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Team works around the clock to bolster Vanderbilt safety during COVID-19 pandemic

Andrea George, director of environmental health and safety for the university, and Pam Jones, senior associate dean for clinical and community partnerships at the Vanderbilt School of Nursing, take part in multiple daily sessions as co-commanders of the university’s Public Health Central Command Center. They are joined by Randy Tarkington, senior director of residential experience, and G.L. Black, assistant provost and deputy dean of students. (Clockwise from top left: Tarkington, George, Black and Jones.)

They’ve been working together, side by side—or, rather, screen by screen—seven days a week for months to keep a bustling urban campus with thousands of active students, faculty, researchers and staff open and running in the midst of a pandemic.

Andrea George, director of environmental health and safety for the university and co-commander of the Public Health Central Command Center.

Andrea George, MS’94, PhD’07, director of environmental health and safety for the university, and Pam Jones, BSN’81, MSN’92, DNP’13, senior associate dean for clinical and community partnerships at the Vanderbilt School of Nursing, are co-commanders of the university’s Public Health Central Command Center. They were instrumental in developing and leading Vanderbilt’s ambitious and successful Return to Campus Plan.

Pam Jones, senior associate dean for clinical and community partnerships at the Vanderbilt School of Nursing and co-commander of the Public Health Central Command Center.

“This really is a dream team,” said Eric Kopstain, vice chancellor for administration. “The level of care and detail that Andrea and Pam demonstrated at every turn in our COVID planning efforts has been incredible. They and their teams are true behind-the-scenes heroes.”

George and Jones—along with Randy Tarkington, senior director of residential experience, and G.L. Black, assistant provost and deputy dean of students—are what Jones calls the “tightest team that’s never met,” because even though they have become indispensable to each other and the safety of the campus community, they’ve never actually been in the same room.

“I didn’t know any of these people that I now work with daily, and they feel like my new best friends,” Jones said.

That level of trust and connection, as well as a sense of optimism and problem solving, has been crucial to keeping the campus thriving in an ever-changing public health crisis.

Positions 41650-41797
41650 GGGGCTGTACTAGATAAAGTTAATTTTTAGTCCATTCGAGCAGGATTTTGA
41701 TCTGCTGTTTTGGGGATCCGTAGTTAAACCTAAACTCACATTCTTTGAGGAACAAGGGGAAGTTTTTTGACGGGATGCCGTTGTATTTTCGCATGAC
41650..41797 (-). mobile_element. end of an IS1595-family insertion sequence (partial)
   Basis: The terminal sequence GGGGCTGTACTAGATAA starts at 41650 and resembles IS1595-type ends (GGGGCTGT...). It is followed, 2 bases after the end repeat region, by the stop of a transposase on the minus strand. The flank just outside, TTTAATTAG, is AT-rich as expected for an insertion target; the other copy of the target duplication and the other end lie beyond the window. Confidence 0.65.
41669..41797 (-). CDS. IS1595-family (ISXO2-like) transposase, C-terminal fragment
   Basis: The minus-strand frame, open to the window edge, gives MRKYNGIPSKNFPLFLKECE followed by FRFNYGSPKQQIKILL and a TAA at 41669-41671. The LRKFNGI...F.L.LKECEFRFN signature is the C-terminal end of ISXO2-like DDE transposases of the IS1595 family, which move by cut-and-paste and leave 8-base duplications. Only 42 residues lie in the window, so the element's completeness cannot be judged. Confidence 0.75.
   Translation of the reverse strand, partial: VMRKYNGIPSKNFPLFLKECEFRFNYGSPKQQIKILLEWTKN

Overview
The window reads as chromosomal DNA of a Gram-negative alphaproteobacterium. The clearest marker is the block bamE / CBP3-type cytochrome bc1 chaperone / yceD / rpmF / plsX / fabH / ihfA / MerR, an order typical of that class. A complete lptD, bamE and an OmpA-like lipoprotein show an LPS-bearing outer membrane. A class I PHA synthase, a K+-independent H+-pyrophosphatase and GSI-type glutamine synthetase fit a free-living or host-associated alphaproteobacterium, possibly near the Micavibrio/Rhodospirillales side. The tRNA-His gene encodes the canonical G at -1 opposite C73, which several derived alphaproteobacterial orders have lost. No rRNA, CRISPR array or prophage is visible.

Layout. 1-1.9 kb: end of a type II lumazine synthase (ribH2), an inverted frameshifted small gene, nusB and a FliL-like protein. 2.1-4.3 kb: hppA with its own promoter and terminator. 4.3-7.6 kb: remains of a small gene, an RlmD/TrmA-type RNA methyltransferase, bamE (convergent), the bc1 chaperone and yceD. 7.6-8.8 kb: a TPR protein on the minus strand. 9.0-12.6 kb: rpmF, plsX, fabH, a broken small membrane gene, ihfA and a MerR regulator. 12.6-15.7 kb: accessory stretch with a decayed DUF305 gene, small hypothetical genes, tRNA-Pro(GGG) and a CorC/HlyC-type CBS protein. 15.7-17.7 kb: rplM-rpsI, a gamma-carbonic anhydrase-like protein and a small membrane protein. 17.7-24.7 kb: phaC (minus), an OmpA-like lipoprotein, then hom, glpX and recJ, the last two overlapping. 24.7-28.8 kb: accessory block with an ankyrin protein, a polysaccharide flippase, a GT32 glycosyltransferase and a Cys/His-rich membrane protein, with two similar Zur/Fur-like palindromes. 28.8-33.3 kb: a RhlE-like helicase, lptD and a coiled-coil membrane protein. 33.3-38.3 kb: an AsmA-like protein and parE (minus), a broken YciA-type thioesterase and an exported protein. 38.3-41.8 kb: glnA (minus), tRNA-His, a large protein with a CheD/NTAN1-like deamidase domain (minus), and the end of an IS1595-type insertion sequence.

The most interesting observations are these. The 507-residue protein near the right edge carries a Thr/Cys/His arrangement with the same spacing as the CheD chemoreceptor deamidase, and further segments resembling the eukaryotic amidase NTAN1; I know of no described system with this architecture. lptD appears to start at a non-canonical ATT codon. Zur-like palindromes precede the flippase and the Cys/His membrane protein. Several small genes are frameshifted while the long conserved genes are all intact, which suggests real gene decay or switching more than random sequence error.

The initial COVID-19 testing that students and on-campus faculty and staff undergo is just the starting point of a series of carefully orchestrated processes and interactions.

George and Jones, working with their teams, ensure that everything tied to testing, such as managing patient profiles, contact tracing, isolation planning, quarantine notifications, cluster analysis and data management, as well as offering psychological assistance, runs smoothly.

“Where the contact tracers are very focused on each individual and their personal situation, my team is managing all of the data and looking at it holistically across the entire university so we can see trends bubbling up,” said George, who also serves as adjunct professor of civil and environmental engineering.

Expertise for the job

George joined Vanderbilt two decades ago with extensive expertise in research safety oversight roles, including managing radioactive waste remediation projects for Oak Ridge National Laboratory.

“My whole career has been about protecting people, whether from COVID-19 or a hazardous chemical or radiation, so this role feels like a natural fit,” she said.

With three decades of experience in medical leadership, Jones joined Vanderbilt’s pandemic effort early when she helped transition some Vanderbilt University Medical Center clinics into COVID testing centers. She then assembled a team to develop and run the COVID-related health care planning for the Vanderbilt campus community.

“I’ve run emergency operations centers and response as a chief nursing officer for years, so I’m uniquely positioned to be able to step in and help with the planning and execution needed for all of these protocols,” Jones said.

Both women see their skills connecting in an ideal partnership.

“I think that one of the most powerful things has been Andrea’s engineering brain, partnered with me as a strong clinician,” Jones said.

Learning as they go

Daily COVID planning meetings continue to be an essential key to success; they allow the team to share knowledge and solve problems on the fly.

“If this isn’t working, what are we going to do differently tomorrow to fix this? Because we just don’t have the luxury to wait,” Jones said.

While the leaders continue to manage the university’s response in real time, they’re also using the experience they’ve gained, and expertise from partners like VUMC, to evolve from an emergency command center approach to a sustainable operations center approach.

“At heart we’re academics, so we’d love to slow down and analyze everything,” George said. “Thankfully with this level of teamwork and communication across the university and the medical center, which really is the core of what makes Vanderbilt so great, we are trying to learn as much as we can, as swiftly as we can, so we can help as many people as we can.”